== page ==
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Thursday, 17 August 2017

Data Types In Python

         Data types determine whether an object can do something, or whether it just would not make sense. Other programming languages often determine whether an operation makes sense for an object by making sure the object can never be stored somewhere where the operation will be performed on the object (static typing). Python does not do that. Instead it stores the type of an object with the object, and checks when the operation is performed whether that operation makes sense for that object (dynamic typing)

In this Section we are going to discuss about various data types in Python....

Mutable vs Immutable Objects
In general, data types in Python can be distinguished based on whether objects of the type are mutable or immutable. The content of objects of immutable types cannot be changed after they are created.

Some immutable types:
  • int, float, long, complex.              
  • str
  • bytes
  • tuple
  • frozen set
       Some mutable types:
  •  byte array
  • list
  • set
  • dict

Numeric types:
  • int: Integers; equivalent to C longs in Python 2.x, non-limited length in Python 3.x
  • long: Long integers of non-limited length; exists only in Python 2.x
  • float: Floating-Point numbers, equivalent to C doubles
  • complex: Complex Numbers
  • str: String; represented as a sequence of 8-bit characters in Python 2.x, but as a sequence of Unicode characters (in the range of U+0000 - U+10FFFF) in Python 3.x
  • bytes: a sequence of integers in the range of 0-255; only available in Python 3.x
  • byte array: like bytes, but mutable (see below); only available in Python 3.x
  • list
  • tuple

Python List

List is an ordered sequence of items. It is one of the most used datatype in Python and is very flexible. All the items in a list do not need to be of the same type.
Declaring a list is pretty straight forward. Items separated by commas are enclosed within brackets [ ].
>>> a = [1, 2.2, 'python']
We can use the slicing operator [ ] to extract an item or a range of items from a list. Index starts form 0 in Python.
a = [5,10,15,20,25,30,35,40]

# a[2] = 15
print("a[2] = ", a[2])

# a[0:3] = [5, 10, 15]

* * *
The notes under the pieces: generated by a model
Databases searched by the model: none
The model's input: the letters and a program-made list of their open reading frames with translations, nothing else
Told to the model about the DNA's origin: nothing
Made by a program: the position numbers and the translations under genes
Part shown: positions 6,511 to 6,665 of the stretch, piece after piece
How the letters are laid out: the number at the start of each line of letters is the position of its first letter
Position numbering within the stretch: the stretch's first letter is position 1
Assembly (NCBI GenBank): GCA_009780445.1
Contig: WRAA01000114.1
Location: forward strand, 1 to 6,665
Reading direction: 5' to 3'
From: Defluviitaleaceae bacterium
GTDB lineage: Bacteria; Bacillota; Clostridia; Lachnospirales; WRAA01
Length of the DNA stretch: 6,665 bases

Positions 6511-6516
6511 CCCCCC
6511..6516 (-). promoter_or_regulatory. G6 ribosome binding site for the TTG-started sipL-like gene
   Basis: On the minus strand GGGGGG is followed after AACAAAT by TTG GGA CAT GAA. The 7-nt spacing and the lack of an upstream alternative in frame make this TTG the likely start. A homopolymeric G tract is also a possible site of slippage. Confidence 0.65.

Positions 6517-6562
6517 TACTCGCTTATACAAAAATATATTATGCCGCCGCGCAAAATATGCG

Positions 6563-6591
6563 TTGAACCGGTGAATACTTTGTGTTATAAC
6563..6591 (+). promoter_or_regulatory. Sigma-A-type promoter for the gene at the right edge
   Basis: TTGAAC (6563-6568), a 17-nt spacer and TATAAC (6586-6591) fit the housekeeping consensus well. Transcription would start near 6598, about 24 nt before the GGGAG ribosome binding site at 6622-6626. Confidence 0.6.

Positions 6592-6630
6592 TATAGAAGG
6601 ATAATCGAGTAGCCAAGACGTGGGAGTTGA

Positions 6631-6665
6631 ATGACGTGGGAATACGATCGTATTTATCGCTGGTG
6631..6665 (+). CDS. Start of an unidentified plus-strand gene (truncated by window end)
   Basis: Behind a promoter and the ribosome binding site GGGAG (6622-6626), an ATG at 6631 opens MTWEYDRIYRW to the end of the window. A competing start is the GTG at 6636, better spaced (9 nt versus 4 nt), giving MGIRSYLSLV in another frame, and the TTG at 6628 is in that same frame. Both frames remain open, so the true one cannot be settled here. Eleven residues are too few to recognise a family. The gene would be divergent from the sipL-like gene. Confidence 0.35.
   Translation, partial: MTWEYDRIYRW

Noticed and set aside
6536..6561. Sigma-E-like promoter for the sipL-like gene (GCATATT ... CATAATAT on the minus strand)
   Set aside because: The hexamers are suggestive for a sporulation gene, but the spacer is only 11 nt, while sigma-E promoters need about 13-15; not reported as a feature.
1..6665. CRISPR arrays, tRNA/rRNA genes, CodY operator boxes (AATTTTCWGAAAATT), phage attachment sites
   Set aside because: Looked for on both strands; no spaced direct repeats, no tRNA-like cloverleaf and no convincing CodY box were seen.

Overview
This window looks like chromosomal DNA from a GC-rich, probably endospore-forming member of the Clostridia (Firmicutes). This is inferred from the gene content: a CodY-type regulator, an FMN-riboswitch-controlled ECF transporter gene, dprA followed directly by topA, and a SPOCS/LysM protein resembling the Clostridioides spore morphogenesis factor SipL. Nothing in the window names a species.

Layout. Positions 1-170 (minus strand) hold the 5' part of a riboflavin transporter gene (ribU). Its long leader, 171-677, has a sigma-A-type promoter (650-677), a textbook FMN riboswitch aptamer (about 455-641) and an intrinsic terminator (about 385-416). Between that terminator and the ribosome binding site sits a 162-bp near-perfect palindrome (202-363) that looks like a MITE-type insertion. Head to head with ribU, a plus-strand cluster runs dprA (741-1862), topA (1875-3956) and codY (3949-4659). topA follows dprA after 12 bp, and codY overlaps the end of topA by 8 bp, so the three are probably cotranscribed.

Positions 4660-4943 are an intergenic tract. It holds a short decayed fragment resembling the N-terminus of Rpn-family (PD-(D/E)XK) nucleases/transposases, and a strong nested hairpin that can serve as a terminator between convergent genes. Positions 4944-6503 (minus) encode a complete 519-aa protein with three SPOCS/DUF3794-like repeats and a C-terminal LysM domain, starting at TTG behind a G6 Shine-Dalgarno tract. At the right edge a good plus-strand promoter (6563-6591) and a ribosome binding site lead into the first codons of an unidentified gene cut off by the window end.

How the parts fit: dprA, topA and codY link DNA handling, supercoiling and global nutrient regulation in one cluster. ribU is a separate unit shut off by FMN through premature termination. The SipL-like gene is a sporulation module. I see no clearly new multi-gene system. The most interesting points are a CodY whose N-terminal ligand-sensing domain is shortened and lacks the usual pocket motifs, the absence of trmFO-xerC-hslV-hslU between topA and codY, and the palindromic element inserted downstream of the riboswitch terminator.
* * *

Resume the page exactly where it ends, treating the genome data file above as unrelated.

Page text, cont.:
print("a[0:3] = ", a[0:3])

# a[5:] = [30, 35, 40]
print("a[5:] = ", a[5:])

a[2] =  15
a[0:3] =  [5, 10, 15]

a[5:] =  [30, 35, 40]

Lists are mutable, meaning, value of elements of a list can be altered.
>>> a = [1,2,3]
>>> a[2]=4
>>> a
[1, 2, 4]

Python Tuple

Tuple is an ordered sequence of items same as list.The only difference is that tuples are immutable. Tuples once created cannot be modified.
Tuples are used to write-protect data and are usually faster than list as it cannot change dynamically.
It is defined within parentheses () where items are separated by commas.
>>> t = (5,'program', 1+3j)
We can use the slicing operator [] to extract items but we cannot change its value.
t = (5,'program', 1+3j)

# t[1] = 'program'
print("t[1] = ", t[1])

# t[0:3] = (5, 'program', (1+3j))
print("t[0:3] = ", t[0:3])

# Generates error
# Tuples are immutable
t[0] = 10

t[1] =  program
t[0:3] =  (5, 'program', (1+3j))

Traceback (most recent call last):
  File "<stdin>", line 11, in <module>
    t[0] = 10
TypeError: 'tuple' object does not support item assignment.

Python Strings

String is sequence of Unicode characters. We can use single quotes or double quotes to represent strings. Multi-line strings can be denoted using triple quotes, ''' or """.
>>> s = "This is a string"
>>> s = '''a multiline
Like list and tuple, slicing operator [ ] can be used with string. Strings are immutable.

s = 'Hello world!'

# s[4] = 'o'
print("s[4] = ", s[4])

# s[6:11] = 'world'
print("s[6:11] = ", s[6:11])

# Generates error
# Strings are immutable in Python
s[5] ='d'

s[4] =  o
s[6:11] =  world

Traceback (most recent call last):
  File "<stdin>", line 11, in <module>
    s[5] ='d'
Type Error: 'str' object does not support item assignment.

Python String Slicing

Python Supports backward Indexing unlike others.
let string   s='PYTHON'
slicing syntax is like this [starting range : ending range : step]
for forward slicing  starting range < ending range
for backward slicing  starting range > ending range 
s[ 2: ] = 'THON'
s[ 2 : 4 ]='TH'
s[ 4 : 2 ] =' '  (will print nothing because for forward slicing  starting range < ending range)
s[ -1 : -3]=' ' (same as above)
s[ -3 : -1 ]='HO'
s[ : : 2 ] = 'PTO' (step is 2)
s[ 4 : 1 : -2] ='OT'
s[ : : -1] = 'NOHTYP' (reversing the string)

This section continues.....

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